The Telegraph
Since 1st March, 1999
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Too weak to walk, not to run away

Malda, Nov. 19: Neither the hospital staff nor the police had an inkling about the “hidden talent” of Abdul Khalek, an undertrial undergoing medical treatment at Malda Sadar Hospital. They woke up when he played a “reel-life” trick on them.

Khalek had “fallen ill” at Malda court lock-up on November 14. An “unconscious” Khalek was brought to the hospital from the court.

“Too weak to walk”, he used to crawl to the toilet. Very soon, he “earned the confidence” of the police and the hospital staff. Khalek fled the hospital this morning.

“Nobody had ever felt the need of keeping a special watch on this undertrial from Bangladesh. Now we realise that his sickness was nothing but feigned. He had planned the escape much before,” said district superintendent of police Pankaj Dutta. The Border Security Force has been alerted and all police stations along the border have been asked to be on vigil, he added.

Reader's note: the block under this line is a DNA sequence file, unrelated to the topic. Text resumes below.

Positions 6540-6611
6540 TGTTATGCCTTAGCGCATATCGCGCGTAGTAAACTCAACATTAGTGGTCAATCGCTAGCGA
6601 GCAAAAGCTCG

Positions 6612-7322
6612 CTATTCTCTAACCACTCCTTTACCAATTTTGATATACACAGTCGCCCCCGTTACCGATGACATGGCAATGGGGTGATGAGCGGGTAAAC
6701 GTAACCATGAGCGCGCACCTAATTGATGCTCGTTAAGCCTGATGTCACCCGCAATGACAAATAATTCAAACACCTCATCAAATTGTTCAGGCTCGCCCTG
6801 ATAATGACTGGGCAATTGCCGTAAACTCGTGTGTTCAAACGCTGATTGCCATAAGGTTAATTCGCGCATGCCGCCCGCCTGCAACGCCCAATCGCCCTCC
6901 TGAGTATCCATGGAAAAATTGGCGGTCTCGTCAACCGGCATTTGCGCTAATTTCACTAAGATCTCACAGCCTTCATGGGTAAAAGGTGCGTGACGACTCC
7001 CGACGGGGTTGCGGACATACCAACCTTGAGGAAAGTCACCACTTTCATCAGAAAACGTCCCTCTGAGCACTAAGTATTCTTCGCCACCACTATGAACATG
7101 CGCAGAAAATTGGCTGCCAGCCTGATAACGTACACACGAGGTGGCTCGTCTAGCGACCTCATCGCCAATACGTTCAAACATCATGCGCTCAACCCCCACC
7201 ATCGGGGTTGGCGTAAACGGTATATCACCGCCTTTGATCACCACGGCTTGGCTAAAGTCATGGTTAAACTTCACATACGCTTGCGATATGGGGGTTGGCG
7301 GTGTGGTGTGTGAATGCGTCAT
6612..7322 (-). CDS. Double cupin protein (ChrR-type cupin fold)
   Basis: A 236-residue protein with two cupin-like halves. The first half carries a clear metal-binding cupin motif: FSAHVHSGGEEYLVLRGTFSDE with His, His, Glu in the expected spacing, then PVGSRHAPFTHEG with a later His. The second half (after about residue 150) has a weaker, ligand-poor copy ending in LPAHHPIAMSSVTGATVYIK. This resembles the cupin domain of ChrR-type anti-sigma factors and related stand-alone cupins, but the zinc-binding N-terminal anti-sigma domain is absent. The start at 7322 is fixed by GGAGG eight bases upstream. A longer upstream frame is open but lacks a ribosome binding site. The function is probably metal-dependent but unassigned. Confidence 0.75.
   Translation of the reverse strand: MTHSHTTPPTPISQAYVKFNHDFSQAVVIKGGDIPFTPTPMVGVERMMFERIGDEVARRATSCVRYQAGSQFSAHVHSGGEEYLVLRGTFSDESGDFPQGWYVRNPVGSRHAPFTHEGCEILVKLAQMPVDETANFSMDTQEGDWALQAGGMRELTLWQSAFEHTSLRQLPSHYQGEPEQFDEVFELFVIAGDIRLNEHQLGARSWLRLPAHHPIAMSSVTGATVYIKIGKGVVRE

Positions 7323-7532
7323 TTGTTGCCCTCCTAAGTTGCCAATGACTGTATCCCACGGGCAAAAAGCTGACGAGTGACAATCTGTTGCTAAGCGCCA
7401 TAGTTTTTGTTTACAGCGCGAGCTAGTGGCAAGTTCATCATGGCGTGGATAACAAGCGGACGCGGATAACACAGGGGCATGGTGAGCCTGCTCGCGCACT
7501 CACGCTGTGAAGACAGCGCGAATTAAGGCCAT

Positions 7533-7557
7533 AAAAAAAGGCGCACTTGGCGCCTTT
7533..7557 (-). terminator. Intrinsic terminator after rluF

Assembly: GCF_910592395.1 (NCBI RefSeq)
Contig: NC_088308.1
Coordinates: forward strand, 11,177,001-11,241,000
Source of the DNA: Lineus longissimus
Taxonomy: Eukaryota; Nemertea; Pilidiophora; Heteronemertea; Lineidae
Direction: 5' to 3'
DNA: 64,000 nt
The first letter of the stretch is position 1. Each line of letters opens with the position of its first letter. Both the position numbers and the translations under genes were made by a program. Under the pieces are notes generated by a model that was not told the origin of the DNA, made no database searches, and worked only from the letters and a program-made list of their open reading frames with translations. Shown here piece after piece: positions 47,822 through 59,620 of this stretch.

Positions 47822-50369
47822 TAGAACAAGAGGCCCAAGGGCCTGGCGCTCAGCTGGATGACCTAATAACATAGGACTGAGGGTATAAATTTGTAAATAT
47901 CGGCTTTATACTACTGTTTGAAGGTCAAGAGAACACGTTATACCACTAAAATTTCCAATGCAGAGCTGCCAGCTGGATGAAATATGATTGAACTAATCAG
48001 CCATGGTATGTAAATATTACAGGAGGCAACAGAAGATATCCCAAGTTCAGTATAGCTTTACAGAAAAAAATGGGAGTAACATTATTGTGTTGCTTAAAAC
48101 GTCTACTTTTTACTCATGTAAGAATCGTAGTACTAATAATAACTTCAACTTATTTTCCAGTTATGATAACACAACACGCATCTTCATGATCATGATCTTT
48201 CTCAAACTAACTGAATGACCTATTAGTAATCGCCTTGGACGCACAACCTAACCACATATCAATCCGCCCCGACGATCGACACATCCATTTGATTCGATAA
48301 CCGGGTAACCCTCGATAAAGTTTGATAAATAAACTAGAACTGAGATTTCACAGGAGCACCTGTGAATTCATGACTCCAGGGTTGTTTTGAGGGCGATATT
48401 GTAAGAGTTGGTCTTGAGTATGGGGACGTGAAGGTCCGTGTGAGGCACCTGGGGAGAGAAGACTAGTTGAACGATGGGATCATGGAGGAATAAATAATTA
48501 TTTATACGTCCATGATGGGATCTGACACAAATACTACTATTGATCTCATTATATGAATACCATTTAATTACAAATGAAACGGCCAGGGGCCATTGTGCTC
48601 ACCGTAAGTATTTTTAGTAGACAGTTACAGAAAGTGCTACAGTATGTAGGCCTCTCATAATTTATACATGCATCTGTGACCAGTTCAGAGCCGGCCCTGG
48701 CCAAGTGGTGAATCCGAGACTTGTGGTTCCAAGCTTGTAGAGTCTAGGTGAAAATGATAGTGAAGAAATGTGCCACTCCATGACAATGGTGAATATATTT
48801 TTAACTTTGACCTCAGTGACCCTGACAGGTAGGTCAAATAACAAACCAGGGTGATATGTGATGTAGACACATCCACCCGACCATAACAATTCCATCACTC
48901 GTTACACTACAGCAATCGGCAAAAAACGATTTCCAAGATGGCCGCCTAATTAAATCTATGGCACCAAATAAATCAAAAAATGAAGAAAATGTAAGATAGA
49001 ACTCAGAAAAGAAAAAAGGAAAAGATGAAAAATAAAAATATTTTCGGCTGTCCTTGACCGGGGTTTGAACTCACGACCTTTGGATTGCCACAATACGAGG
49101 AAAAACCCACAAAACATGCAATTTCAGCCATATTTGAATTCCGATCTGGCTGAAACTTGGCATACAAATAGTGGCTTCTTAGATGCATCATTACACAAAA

Khalek, a resident of the Posa police station area of Bangladesh, had been arrested by the BSF jawans when he crossed the border near Parbatidanga in the Bamongola police station area on October 1.

This morning, too, he was seen crawling towards the toilet. But nobody saw him return for a long time after that.

Apprehending that the ailing undertrial may have collapsed inside the toilet, the hospital staff broke its door open. He was nowhere to be seen.

Two home-guards, posted at the medicine (male) ward to keep watch on Khalek, came running to discover that he had fooled them.

“We couldn’t imagine such a thing might take place. He was not even in a position to stand properly. This morning, the home-guards helped him to the toilet,” said a senior police official. He put the blame on the jail authorities.

There used to be a “police cell” on the second floor of the medicine ward where undertrials used to be treated. Now, they are kept with other patients on the first floor. “This is not a proper way to keep undertrials in a hospital. It is not very difficult to dupe an unsuspecting hospital staff. They should always be segregated from other patients and kept under the nose of the policemen,” said the hospital superintendent.

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